[ExI] extropy-chat Digest, Vol 53, Issue 8

Tom Nowell nebathenemi at yahoo.co.uk
Mon Feb 11 11:31:56 UTC 2008

> Amara Graps
> Subject: [ExI] the formerly rich and their larvae...
> Spike:
> >Students are expected to be in debt.
> That is a very US-centric statement.
> Amara

>Oh?  Do explain, Amara.  In other countries, do not
>students need to
>borrow money to pay their tuition?

>I expect students to be in debt, regardless of where
>they are from:
> they are
>usually young, so they could not have had much time
>to save a pile of money.
>Even if they go to a school in which the state pays
>most of the tuition,
>they still need to cover their living expenses.


Well, it depends on the nation you're in and the
period in time. Here's my UK experience:

Eldest sister went to Oxford in 1980, got tuition paid
and a grant to cover living expenses. She ran a small
overdraft from the bank. So, minimal debt for Ivy
league education, and no summer jobs for her.

Next sister went to Leeds 1982, tuition paid,
religiously saved her grant so paid her living
expenses and even lent a little cash to her parents.
Her PhD was fully funded by a research council.

My elder brother went to Durham in 1989, tuition paid,
had some living expenses grant but it wasn't quite
enough, had a moderate bank overdraft and had a summer
job as an intern for an accountancy firm which paid
peanuts but got him valuable experience.

I went to Liverpool in 1994 to study medicine, which
is a long course. My generation got tuition paid
(thankfully, unsubsidised medical education would be
crazily expensive). I had a small grant but most
living expenses were covered by a low-interest loan
(which I still haven't paid back). These loans had the
magic condition of you don't have to pay anything back
until you're earning at least 85% of the average
national wage. Because the London and the nearby areas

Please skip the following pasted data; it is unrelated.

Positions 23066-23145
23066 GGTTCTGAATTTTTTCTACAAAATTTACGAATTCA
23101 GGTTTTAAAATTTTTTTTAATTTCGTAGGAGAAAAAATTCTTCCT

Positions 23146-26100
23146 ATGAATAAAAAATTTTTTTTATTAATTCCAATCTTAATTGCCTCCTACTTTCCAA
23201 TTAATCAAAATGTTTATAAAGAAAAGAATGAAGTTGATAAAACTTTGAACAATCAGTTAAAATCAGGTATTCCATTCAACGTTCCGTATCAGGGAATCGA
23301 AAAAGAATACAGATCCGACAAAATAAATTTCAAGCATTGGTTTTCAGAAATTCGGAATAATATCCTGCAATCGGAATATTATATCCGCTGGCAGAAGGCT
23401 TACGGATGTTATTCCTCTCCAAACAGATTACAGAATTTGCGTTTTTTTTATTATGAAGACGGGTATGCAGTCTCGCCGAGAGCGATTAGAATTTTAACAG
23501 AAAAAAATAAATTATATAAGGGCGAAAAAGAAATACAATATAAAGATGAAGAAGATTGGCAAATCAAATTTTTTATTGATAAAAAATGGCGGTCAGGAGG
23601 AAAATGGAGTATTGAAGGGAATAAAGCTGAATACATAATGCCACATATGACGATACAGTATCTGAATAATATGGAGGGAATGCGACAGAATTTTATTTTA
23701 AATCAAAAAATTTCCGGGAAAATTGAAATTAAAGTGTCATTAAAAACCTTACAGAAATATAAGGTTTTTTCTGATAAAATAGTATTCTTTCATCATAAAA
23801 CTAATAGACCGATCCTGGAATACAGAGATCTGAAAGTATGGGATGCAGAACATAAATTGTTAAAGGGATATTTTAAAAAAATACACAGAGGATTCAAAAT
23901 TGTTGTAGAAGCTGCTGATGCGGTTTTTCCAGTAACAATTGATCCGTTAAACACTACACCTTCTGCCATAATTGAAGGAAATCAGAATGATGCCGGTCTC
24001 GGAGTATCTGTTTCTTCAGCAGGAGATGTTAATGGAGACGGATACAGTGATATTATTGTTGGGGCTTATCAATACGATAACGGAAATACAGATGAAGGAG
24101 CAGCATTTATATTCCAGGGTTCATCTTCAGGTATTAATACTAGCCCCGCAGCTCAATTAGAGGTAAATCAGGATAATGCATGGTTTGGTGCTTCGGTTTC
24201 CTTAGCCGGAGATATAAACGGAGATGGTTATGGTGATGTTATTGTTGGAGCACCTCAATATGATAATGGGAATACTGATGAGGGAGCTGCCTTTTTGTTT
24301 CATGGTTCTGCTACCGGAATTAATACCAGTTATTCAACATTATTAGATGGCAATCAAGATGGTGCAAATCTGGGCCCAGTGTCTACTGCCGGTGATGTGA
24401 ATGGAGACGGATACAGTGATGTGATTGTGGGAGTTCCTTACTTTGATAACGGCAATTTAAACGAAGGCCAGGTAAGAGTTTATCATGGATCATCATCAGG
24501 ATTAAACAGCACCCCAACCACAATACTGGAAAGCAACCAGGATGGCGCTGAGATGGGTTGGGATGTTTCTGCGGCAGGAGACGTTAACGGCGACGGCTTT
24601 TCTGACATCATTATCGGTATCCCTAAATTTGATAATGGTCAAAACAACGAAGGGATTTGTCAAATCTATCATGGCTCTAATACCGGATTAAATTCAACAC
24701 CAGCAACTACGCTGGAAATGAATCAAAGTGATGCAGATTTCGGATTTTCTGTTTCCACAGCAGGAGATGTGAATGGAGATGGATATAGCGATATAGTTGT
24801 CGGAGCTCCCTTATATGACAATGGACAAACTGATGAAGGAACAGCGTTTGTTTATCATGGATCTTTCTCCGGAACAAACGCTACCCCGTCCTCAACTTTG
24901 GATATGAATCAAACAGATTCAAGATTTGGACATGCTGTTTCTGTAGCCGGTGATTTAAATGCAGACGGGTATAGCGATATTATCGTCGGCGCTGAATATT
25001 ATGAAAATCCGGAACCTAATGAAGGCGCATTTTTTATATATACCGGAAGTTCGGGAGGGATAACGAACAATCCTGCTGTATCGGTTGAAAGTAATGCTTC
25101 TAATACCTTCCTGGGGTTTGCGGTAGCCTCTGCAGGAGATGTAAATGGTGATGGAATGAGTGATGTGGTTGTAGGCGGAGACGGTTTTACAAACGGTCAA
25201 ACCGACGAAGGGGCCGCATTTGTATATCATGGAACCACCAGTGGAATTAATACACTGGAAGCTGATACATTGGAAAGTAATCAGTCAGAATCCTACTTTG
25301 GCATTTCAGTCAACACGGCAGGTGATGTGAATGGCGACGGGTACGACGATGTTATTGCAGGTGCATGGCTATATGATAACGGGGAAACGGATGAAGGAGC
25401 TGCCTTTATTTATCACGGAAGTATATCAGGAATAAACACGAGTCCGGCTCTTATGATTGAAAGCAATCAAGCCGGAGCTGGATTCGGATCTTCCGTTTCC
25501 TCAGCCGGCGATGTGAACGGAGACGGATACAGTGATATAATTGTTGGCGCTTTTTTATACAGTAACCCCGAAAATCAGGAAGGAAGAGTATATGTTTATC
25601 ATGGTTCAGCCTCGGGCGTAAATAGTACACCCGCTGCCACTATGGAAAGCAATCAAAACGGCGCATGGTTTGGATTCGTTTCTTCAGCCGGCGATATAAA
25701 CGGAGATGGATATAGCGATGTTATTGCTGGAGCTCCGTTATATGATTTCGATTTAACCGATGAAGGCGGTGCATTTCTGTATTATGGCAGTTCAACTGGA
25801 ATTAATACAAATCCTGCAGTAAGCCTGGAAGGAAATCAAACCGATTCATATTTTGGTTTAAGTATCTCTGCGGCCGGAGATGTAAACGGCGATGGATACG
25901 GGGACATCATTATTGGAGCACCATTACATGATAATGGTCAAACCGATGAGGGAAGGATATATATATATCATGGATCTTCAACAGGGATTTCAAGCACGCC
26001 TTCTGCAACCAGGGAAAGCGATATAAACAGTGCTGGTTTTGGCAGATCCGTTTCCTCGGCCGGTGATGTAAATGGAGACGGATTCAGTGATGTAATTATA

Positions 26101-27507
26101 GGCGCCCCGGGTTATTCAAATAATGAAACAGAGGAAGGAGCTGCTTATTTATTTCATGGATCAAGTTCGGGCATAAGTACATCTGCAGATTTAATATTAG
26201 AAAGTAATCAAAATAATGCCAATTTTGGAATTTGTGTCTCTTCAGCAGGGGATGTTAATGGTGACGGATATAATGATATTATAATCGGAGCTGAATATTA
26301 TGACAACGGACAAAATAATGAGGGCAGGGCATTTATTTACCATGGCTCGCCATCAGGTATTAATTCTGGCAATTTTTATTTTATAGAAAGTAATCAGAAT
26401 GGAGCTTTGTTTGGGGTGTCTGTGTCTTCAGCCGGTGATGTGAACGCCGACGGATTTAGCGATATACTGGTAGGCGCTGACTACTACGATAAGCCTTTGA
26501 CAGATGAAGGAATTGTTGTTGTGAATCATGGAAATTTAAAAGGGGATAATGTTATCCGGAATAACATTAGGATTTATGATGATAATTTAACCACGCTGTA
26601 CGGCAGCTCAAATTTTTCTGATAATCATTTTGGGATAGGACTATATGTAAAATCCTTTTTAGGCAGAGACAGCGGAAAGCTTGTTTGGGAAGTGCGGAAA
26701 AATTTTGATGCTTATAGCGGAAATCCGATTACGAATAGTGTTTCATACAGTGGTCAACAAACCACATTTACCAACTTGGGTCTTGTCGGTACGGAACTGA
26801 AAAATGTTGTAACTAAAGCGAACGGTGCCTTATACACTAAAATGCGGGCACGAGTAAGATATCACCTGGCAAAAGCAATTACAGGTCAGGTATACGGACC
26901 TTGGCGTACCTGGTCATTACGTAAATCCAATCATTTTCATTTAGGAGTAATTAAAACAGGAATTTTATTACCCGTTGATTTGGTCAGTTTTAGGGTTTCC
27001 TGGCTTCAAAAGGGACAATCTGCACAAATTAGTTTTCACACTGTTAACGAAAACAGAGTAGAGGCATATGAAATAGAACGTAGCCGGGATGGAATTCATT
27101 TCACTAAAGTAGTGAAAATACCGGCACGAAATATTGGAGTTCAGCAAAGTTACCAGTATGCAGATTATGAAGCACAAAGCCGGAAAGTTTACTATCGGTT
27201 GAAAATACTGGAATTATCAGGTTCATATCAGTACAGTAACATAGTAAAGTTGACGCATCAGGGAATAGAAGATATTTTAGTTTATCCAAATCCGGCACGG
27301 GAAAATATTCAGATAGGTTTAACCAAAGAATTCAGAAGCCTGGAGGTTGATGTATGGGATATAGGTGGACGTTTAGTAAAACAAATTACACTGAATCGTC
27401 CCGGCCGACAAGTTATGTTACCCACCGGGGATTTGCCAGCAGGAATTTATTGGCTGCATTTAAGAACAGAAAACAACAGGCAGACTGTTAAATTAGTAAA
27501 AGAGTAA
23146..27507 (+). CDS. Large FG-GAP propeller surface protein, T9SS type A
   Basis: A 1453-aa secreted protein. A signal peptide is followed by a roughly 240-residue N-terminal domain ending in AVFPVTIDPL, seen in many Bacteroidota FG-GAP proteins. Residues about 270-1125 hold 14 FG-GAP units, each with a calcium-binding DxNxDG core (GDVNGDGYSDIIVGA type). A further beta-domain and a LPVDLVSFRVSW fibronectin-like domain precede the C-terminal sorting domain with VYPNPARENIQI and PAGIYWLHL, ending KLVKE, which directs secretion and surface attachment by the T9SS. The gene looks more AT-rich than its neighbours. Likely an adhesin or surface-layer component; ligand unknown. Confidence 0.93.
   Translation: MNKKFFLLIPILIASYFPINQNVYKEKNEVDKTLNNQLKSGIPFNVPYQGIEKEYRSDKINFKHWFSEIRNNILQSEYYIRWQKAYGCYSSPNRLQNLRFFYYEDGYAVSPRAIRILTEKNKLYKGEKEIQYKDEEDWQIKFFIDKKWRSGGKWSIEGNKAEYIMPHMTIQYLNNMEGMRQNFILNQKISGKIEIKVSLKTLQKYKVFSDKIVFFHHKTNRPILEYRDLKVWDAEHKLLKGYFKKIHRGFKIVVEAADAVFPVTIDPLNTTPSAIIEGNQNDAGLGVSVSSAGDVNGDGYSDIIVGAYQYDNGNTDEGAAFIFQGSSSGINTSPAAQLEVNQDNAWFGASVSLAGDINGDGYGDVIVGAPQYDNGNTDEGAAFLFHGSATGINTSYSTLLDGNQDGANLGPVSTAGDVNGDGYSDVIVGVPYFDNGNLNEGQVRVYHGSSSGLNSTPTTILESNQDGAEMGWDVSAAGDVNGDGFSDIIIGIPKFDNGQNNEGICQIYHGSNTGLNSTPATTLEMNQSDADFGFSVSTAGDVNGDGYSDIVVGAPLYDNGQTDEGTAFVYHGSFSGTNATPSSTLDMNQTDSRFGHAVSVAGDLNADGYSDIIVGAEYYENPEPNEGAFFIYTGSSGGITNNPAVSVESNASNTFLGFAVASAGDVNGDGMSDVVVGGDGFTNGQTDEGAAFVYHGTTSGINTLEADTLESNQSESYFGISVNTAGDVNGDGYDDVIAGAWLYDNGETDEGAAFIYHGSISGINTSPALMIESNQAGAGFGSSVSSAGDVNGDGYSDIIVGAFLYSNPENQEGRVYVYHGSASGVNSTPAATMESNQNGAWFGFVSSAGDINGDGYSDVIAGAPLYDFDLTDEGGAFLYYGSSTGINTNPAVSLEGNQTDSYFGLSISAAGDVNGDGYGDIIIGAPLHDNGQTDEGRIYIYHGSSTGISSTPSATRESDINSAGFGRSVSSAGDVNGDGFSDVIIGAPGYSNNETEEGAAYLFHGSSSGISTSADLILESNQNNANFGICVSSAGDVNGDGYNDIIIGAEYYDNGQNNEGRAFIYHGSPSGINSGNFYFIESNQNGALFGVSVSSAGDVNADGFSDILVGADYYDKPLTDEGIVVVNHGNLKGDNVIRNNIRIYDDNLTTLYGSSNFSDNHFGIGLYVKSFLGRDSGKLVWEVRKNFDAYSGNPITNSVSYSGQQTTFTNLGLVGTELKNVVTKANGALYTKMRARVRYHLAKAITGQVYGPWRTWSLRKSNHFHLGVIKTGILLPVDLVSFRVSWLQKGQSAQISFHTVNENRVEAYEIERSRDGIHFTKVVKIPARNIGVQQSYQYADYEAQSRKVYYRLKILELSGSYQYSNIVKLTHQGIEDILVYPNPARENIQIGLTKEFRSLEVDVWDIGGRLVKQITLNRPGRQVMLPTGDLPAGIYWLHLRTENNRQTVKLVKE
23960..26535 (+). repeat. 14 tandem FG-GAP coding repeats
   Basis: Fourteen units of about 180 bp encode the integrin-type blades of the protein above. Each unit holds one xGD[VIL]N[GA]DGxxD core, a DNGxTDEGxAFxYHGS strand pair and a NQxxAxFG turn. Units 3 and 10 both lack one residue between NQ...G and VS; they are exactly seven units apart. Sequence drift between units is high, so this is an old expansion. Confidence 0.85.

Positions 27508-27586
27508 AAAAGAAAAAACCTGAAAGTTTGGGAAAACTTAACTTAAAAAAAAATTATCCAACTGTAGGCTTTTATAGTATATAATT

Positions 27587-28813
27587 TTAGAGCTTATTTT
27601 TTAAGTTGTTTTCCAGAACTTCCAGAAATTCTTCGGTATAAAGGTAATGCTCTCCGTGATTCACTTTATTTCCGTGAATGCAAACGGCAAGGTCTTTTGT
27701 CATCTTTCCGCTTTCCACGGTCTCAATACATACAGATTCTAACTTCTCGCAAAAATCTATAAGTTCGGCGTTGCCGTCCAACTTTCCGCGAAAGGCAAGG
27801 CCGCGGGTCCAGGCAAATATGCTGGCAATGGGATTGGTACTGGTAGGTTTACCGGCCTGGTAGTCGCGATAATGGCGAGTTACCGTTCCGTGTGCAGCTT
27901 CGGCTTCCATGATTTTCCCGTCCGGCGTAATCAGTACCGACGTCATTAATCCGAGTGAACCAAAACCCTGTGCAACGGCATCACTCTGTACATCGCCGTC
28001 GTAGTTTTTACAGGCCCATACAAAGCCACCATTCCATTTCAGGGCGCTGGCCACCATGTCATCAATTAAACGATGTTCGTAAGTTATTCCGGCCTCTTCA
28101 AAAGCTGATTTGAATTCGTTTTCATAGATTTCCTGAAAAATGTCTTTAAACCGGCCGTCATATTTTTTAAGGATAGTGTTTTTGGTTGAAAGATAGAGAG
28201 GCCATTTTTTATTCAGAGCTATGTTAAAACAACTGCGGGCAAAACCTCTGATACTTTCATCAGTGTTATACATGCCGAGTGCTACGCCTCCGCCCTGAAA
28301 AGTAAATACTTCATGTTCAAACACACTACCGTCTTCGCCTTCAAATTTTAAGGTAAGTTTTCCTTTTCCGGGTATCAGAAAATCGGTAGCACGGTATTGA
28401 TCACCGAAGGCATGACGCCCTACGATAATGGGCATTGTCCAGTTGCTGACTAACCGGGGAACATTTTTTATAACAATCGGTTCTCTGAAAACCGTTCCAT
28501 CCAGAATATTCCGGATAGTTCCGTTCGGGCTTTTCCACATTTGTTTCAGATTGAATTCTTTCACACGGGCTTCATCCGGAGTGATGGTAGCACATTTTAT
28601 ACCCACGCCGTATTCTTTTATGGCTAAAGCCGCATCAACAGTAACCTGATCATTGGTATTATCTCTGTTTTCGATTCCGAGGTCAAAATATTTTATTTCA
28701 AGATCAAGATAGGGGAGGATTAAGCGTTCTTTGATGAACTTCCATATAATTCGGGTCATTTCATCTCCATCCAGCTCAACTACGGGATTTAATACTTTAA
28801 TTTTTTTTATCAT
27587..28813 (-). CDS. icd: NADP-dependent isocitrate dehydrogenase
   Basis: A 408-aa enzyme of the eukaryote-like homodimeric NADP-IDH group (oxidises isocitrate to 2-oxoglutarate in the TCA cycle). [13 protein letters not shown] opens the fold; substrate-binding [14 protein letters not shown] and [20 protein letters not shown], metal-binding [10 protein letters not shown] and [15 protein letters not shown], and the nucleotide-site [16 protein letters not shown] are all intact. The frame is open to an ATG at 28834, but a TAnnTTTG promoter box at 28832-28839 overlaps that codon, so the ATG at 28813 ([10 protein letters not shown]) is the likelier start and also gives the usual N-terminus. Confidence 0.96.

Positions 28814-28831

have such high wages, lots of graduates in poor areas
didn't have to pay anything until they were doing
better than average.
 My generation was slightly annoyed and protested
about this. However, when the right-wingers in
government got voted out, the poor student would be
better off, right?
 Wrong. Tony Blair was voted in, and decided the best
way to help Britain compete in the "knowledge economy"
was to get as many kids as possible to go into higher
education. He couldn't afford to put significantly
more money in the kitty without serious tax rises, so
he totally abolished grants and introduced small
tuition fees. These tuition fees have over time got
bigger. Also, the low-interest loans have now got much
lower repayment thresholds, so even graduates in
low-wage economic areas have to pay some back. 
 Now, small grants towards living costs have started
coming back for students from the poorest families, as
they realised many kids from poor backgrounds were
terrified of too much debt.
 Other countries within Europe have differing levels
of support. So you see Spike, some countries do feel
it worthwhile to offer students financial support, so
they think getting an education is worth more than
going straight into the workplace to get money and
work experience straight away.
 As for Tony Blair's plan to help Britain in the
knowledge economy - well, more students are studying
business than ever before, so our industries have a
larger pool of people who can talk the talk to recruit
from, but the number of people studying STEM subjects
(science, technology, engineering, mathematics) isn't
rising. The pool of people educated in sciences that
underpin our technological society isn't huge,
engineering firms still have recruitment difficulties,
schools can't get enough science teachers, and my
inbox is full of job ads for maths graduates. (I now
work in insurance - in the financial services sector,
they can fill sales and marketing and management jobs
easily, but the statistics and data mining jobs go
unfilled for quite a while).


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